War of the words

By RICHARD BECK  |  September 12, 2007

VIDEO: Kanye West, "Can't Tell Me Nothing"

On Graduation, Kanye lives up to his own ego. Again. His last disc, Late Registration, sprawled: it seemed to introduce a new sound on every track, and the harmonic nuances that popmeister Jon Brion brought to the table had the power to surprise. Graduation is much tighter. Kanye produced it himself, and he settled on a sound that is equal parts warm, electronic fuzz and melodramatic orchestral sweep. Strings are trembling all over the place, and every now and then a brass section will leap out of the background. Kanye has always had a characteristic sound, but this is the first time he’s narrowed it to such a fine point.

The first half slowly works its way through the complexities of his professional success till it reaches a hollow, rotten core at “Drunk and Hot Girls.” Here, Kanye sounds as pathetic as the wasted models he’s fumbling around with. On “Everything I Am,” however, he realizes what he’s almost lost. It opens with “Common passed on this beat,” and even though he tries to talk up his solitude as independence, he comes off as an orphan. There’s a devastating little piano line, a melancholy vocal loop, and poignant, understated scratching by DJ Premier. Kanye starts remembering home-town Chicago, the 600 person who were killed there just last year, and though he wants to protest — “Man, killing’s some wack shit” — he knows he hasn’t earned back the platform: “My 15 seconds up, but I got more to say/‘That’s enough, please, Mr. West, no more today.’ ”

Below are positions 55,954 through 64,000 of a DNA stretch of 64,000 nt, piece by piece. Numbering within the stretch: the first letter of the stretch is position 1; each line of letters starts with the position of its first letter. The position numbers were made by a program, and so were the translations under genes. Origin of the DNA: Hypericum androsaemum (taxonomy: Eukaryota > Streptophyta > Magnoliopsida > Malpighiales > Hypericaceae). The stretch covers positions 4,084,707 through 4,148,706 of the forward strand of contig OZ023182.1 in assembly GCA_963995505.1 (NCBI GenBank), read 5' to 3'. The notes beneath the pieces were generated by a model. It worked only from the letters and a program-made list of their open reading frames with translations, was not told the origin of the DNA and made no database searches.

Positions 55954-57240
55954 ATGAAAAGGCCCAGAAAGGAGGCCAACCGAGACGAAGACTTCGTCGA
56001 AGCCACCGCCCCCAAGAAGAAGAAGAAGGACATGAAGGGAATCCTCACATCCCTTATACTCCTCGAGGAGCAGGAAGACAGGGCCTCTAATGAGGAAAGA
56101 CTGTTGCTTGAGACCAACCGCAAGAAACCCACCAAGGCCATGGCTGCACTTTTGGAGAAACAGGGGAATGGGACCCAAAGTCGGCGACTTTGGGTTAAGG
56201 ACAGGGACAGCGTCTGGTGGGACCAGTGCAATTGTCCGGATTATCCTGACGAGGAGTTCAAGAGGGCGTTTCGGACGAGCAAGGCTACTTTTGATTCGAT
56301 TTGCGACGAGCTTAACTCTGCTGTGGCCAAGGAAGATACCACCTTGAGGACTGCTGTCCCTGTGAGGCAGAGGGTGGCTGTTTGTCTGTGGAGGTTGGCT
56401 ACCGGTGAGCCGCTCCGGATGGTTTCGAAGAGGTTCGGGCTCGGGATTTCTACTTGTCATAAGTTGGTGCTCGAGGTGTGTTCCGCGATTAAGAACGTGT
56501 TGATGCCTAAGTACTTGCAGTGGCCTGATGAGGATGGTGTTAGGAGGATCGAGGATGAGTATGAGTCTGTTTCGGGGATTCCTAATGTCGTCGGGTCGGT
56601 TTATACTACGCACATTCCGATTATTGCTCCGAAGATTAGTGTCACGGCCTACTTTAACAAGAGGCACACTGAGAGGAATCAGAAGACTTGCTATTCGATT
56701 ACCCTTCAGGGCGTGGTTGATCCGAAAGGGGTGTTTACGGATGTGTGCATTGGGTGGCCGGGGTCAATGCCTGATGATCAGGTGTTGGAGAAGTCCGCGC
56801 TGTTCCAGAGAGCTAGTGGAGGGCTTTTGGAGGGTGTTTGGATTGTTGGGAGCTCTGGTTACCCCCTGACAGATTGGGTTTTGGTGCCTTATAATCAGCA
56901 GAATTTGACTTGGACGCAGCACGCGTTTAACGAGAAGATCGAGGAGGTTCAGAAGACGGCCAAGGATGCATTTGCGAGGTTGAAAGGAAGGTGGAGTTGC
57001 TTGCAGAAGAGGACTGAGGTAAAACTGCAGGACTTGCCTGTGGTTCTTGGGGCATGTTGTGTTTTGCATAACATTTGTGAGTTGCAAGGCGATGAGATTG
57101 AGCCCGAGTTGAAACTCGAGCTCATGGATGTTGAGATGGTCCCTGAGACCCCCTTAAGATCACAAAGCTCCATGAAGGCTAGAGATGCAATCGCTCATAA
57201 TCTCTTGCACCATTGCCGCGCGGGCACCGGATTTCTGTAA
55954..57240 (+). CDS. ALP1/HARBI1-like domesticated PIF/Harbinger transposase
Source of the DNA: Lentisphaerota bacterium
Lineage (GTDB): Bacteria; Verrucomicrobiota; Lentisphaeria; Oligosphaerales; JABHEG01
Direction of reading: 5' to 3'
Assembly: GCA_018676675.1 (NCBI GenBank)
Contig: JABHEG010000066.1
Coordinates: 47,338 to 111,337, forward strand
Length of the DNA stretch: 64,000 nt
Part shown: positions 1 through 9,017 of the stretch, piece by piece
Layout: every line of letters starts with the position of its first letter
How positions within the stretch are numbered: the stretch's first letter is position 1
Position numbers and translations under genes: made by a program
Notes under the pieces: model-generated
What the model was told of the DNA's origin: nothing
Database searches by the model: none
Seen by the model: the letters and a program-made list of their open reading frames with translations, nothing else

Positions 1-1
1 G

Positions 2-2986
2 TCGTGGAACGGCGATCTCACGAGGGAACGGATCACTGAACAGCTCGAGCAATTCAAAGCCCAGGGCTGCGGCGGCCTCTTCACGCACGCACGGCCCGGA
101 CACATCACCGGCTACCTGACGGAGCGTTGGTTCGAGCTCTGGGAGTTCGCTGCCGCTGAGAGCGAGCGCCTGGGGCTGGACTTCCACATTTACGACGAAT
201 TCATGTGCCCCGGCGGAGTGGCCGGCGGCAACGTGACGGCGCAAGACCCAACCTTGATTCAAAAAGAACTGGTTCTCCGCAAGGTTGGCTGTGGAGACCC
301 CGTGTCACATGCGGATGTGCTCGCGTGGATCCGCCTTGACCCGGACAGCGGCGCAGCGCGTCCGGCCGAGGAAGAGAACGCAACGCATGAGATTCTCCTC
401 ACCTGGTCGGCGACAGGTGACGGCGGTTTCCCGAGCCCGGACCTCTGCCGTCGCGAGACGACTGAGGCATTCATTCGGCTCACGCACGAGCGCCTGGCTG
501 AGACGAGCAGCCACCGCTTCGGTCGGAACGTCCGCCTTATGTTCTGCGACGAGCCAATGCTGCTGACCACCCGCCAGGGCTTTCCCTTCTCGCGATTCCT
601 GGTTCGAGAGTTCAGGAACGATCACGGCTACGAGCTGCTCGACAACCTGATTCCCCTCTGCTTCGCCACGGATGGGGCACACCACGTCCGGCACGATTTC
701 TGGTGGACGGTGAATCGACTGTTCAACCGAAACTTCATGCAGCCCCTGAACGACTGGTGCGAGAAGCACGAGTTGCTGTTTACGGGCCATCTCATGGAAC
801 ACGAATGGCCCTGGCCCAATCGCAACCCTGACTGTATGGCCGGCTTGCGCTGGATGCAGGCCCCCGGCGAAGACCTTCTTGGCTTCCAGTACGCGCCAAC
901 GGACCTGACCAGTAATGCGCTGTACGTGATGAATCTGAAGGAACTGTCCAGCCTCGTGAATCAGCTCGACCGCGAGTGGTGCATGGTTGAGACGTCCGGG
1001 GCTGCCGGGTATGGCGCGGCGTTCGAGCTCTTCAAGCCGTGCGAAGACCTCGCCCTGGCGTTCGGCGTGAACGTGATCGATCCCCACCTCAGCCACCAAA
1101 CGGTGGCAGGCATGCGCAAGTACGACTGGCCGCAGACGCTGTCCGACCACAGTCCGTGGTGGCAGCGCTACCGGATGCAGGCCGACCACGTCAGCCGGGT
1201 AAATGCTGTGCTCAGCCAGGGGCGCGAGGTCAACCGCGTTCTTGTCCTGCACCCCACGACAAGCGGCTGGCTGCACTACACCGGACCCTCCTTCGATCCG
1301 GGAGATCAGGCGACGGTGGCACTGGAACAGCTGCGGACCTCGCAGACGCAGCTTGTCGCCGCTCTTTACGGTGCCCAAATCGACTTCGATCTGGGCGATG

It’s the perfect set-up for what comes next. He builds “The Glory” around Laura Nyro’s “Save the Country,” and as snippets like “Can’t study war no more” open the song, you can hear him singing quietly along, not quite sure of the words. It’s the sound of Kanye remembering how excited he is to be making music — to be back as part of a community that can use him. “The hood love to listen to Jeezy and Weezy/And — oh yeah! — Yeezy!” He brings up comparisons to Biggie and Pac, and he does something I’ve never heard before: “I guess after I live, I wanna be compared to Big/Anyone, Big Pun, Big L, or Notorious.” Humility? Who’d have thought?

Yes, Kanye’s one of hip-hop’s better-looking rappers. And he’s arrogant as hell. But you can imagine he really believes what he raps — a trick 50’s long since forgotten. Graduation is big and generous and redemptive. The real difference between Kanye and 50 is that Kanye’s gone back to the church, whereas 50’s an agnostic. As 50 puts it in “Fire,” “You can hate it but face it/B.I.G. and Tupac just ain’t around.” He’s wrong. And Kanye the believer knows why.

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